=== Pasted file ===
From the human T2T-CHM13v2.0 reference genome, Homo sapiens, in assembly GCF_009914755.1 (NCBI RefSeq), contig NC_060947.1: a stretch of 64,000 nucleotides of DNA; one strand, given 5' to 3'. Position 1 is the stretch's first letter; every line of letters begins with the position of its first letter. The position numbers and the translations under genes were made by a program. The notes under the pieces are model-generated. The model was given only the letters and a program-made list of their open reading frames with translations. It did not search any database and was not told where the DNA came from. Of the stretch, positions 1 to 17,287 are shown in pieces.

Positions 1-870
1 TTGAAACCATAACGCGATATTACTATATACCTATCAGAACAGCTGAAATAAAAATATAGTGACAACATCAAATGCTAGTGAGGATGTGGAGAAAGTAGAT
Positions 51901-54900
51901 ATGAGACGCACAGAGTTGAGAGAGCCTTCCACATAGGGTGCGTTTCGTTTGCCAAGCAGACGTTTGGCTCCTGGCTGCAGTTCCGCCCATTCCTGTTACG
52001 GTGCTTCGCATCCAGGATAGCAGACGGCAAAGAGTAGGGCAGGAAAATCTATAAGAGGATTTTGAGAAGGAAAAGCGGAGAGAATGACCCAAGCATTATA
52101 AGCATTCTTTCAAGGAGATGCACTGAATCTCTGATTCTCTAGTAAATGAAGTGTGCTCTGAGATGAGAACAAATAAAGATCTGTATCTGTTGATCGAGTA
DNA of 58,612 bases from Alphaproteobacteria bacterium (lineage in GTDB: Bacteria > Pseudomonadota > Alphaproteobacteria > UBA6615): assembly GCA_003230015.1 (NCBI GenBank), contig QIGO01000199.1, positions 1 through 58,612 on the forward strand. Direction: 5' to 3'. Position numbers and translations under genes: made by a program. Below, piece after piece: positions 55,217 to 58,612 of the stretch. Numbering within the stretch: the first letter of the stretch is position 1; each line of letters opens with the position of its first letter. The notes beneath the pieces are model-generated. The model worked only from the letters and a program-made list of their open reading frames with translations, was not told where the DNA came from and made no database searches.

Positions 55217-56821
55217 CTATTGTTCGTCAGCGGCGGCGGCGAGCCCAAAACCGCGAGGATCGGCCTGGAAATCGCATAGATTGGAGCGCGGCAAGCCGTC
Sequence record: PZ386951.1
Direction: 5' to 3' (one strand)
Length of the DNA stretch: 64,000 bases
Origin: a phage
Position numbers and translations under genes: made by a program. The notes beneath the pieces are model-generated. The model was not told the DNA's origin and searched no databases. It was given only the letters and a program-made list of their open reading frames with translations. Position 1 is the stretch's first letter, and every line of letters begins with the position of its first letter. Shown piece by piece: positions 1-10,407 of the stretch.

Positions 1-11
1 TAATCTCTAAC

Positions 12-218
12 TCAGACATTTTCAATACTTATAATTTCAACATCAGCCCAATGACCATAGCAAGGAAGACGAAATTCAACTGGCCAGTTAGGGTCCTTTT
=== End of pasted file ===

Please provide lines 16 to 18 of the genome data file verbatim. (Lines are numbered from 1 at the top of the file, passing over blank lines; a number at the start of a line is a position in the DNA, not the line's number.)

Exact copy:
Positions 1-11
1 TAATCTCTAAC

Positions 12-218